What If Ex Isn’t Paying Child Support?
If your ex was ordered to pay child support, it is because the court determined they owe financial support to your kids. You depend on receiving it regularly, as ordered, to provide for your children. Thus, when your ex isn’t paying their child support, your kids suffer.
So, what are your options when they’re not contributing what they’ve been ordered to? Well, your child support arrangement was issued by the court. As with every court order, it can be enforced when a party fails to abide by it.
It can take some time to work through the legal process of enforcing a child support order, so don’t just wait around and hope your spouse delivers what they owe. Put our family law attorneys at The Torres Law Firm in your corner. We proudly serve parents facing child support disputes in Corpus Christi, Dallas, and Fort Worth, Texas.
Can I File a Contempt Motion for Failing to Pay Child Support?
There are two types of contempt of court. The first is direct, such as talking back to the judge or yelling profanities. The second is indirect, which involves disobeying what the court has ordered you to — for example, paying child support of a specific sum at mandated intervals. Should the person ordered by the court fail to do so, they can be held in contempt of court.
Child support enforcement usually begins with filing a contempt motion. The person who is owed child support payments, usually working with a child support attorney, makes the court aware of the violation of its order by filing a motion for contempt in the same court that entered the order.
The motion must contain certain details, such as the specific part of the order violated and a historic record of violations. The motion should also ask the court for specific relief, which is usually more than just the cumulative amount due. Relief could include the court costs and attorney’s fees you must pay to file the motion and present your case to the judge. It could include interest and fees on arrearages or on loans you have taken out to cover your children’s lost revenue.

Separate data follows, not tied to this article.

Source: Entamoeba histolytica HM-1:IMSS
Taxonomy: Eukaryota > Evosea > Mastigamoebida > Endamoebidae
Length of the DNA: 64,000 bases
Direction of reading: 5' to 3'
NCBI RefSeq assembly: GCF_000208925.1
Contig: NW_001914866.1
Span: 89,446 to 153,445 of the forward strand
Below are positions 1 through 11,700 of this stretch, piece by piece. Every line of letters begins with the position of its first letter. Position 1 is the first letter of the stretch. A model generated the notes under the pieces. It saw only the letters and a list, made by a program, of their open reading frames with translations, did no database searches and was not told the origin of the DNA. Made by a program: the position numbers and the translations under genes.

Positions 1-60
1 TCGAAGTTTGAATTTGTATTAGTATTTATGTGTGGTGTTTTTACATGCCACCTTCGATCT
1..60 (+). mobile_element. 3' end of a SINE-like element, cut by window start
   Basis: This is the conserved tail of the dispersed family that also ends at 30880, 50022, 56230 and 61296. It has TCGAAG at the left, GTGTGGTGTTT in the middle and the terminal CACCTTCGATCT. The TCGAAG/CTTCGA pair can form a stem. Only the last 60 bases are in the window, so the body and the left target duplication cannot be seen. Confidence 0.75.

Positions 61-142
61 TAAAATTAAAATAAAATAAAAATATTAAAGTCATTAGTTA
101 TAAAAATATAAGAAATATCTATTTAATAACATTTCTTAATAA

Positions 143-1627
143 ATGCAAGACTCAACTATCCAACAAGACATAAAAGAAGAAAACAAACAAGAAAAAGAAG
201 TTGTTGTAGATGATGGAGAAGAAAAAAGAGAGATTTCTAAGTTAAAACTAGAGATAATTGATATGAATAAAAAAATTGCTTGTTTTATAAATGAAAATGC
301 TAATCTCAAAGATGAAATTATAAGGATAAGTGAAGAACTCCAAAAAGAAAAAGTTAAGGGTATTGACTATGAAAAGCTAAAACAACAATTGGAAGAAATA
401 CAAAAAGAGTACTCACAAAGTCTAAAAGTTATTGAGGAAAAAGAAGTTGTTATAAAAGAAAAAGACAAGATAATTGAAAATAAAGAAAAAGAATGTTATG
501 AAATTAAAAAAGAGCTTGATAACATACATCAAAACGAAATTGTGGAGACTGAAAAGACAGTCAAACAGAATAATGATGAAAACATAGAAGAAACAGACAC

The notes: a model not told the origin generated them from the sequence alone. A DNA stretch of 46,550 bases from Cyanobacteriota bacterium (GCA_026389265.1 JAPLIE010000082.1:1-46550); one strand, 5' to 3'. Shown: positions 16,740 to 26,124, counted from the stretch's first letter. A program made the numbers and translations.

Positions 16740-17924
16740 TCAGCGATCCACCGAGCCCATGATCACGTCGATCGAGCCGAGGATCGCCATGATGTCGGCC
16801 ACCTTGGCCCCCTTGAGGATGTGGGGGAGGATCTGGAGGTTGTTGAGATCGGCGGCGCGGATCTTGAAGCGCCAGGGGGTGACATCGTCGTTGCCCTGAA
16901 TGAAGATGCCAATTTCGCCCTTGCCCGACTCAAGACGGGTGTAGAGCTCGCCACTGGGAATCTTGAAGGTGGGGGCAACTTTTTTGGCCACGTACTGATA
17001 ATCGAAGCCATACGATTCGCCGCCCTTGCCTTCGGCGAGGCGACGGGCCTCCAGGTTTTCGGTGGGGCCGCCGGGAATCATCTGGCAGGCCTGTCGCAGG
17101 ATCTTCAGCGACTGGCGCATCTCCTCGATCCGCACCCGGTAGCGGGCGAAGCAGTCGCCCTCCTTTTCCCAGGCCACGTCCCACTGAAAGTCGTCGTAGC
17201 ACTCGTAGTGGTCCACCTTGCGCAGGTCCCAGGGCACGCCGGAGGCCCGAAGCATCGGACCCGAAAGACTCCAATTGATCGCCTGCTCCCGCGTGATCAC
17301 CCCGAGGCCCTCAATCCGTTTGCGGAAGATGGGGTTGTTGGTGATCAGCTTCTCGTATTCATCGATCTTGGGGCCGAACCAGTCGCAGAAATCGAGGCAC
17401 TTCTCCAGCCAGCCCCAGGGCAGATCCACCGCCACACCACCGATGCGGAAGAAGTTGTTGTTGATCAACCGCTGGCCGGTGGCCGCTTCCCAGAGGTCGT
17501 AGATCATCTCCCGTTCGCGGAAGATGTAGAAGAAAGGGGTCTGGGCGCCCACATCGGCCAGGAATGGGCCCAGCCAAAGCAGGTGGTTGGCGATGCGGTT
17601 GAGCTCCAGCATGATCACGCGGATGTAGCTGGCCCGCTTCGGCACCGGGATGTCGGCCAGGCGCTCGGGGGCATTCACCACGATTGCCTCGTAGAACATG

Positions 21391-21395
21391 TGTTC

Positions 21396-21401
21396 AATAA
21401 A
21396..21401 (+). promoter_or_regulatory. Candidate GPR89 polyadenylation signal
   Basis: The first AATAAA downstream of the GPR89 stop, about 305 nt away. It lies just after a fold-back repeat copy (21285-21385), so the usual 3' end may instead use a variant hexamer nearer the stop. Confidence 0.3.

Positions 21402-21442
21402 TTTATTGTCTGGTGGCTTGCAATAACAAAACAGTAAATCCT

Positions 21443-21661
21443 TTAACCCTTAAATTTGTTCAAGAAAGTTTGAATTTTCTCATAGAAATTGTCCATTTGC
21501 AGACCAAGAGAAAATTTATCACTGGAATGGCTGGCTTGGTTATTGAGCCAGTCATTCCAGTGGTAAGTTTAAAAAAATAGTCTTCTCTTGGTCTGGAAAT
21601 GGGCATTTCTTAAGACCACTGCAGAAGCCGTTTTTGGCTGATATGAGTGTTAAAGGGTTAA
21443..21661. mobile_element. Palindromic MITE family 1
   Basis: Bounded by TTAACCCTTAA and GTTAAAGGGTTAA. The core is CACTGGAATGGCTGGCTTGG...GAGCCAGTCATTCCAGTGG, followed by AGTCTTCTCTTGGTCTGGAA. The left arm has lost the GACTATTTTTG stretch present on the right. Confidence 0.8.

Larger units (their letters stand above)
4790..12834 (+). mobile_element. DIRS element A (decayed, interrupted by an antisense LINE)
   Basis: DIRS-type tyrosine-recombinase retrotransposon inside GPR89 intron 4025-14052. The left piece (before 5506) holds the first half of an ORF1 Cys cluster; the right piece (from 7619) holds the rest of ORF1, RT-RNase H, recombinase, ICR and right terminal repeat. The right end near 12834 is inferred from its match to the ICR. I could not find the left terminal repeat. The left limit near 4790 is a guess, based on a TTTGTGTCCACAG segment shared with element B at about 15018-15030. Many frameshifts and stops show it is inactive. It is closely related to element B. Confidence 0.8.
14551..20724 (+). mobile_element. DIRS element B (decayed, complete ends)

When you have a court order for child support, you have until 10 years after the child’s eighteenth birthday to file a motion for contempt to recover past-due child support. If you fail to file within that statute of limitations, you forfeit your right to recover relief.
What Happens If the Court Finds My Ex in Contempt?
Judges have options for actions they take when they find a parent in contempt of their child support order. In Texas, they can sentence the parent to jail time, because a guilty contempt charge is considered a criminal offense.
The judge can also order garnishment of the parent’s paychecks or force them to liquidate assets to obey the order. The penalty the judge will enforce largely depends on the amount the parent in contempt owes as well as other details of your case.
What Will My Ex Have to Pay?
Forcing your ex to comply with the child support order going forward is not the court’s only goal. For the sake of the children, the judge will likely also order repayment of back support plus payment of all other relief the court deems necessary.
Your ex will be ordered to pay all sums in arrears, possibly with interest. They may also be compelled to pay other relief you included in the motion for contempt, such as court costs, attorney fees, penalties you have incurred as a result of your ex’s failure to pay, and more.
Rely on Experienced Representation
When the court orders child support, it must be paid and if it is not, your ex is violating the law. You count on child support when raising your children. You can also count on The Torres Law Firm’s experience and tenacity to help you pursue legal action to recover what your kids are owed.
Falling behind on child support payments is like falling behind on paying any bill. The longer it goes on, the easier it is to just keep skipping them. Let us help you hold your ex accountable. Call us at The Torres Law Firm in Corpus Christi, Texas, to get started today.